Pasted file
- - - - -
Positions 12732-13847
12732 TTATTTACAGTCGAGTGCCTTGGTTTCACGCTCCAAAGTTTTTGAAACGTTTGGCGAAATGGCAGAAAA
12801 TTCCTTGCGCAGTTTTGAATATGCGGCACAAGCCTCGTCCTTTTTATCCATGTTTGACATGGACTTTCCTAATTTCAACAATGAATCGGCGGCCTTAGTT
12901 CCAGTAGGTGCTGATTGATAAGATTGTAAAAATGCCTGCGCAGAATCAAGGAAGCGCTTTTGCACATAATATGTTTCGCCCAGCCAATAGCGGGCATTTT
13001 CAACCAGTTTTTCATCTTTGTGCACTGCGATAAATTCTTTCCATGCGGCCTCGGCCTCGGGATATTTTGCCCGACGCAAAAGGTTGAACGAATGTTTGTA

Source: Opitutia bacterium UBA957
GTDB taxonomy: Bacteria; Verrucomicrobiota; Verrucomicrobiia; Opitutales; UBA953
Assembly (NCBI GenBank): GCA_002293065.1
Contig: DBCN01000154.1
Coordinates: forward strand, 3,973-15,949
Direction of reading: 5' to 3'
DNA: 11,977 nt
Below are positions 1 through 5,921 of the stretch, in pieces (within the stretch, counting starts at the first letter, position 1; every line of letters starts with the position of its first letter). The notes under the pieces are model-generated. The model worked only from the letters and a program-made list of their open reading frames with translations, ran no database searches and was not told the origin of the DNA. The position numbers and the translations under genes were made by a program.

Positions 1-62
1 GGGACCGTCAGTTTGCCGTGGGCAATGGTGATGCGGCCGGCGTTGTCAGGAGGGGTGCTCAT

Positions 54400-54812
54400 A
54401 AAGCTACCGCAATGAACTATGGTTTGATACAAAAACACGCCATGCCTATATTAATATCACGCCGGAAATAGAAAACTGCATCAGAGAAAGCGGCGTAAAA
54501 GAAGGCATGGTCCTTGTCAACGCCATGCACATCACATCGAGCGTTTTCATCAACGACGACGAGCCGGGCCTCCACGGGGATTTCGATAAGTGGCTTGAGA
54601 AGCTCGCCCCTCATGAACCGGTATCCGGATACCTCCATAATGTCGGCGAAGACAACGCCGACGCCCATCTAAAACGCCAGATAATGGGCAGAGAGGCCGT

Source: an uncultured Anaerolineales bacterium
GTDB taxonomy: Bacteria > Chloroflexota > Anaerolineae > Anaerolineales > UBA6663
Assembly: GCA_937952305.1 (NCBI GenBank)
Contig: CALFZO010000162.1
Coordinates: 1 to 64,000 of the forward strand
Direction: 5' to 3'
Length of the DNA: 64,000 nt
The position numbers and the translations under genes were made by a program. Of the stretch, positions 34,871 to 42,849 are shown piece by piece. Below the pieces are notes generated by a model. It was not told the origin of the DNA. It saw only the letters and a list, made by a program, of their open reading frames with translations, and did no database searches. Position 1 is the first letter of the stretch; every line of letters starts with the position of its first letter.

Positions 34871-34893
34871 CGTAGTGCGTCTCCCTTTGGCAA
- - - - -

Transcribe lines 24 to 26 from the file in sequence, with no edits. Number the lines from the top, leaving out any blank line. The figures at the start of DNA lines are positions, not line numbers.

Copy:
Contig: CALFZO010000162.1
Coordinates: 1 to 64,000 of the forward strand
Direction: 5' to 3'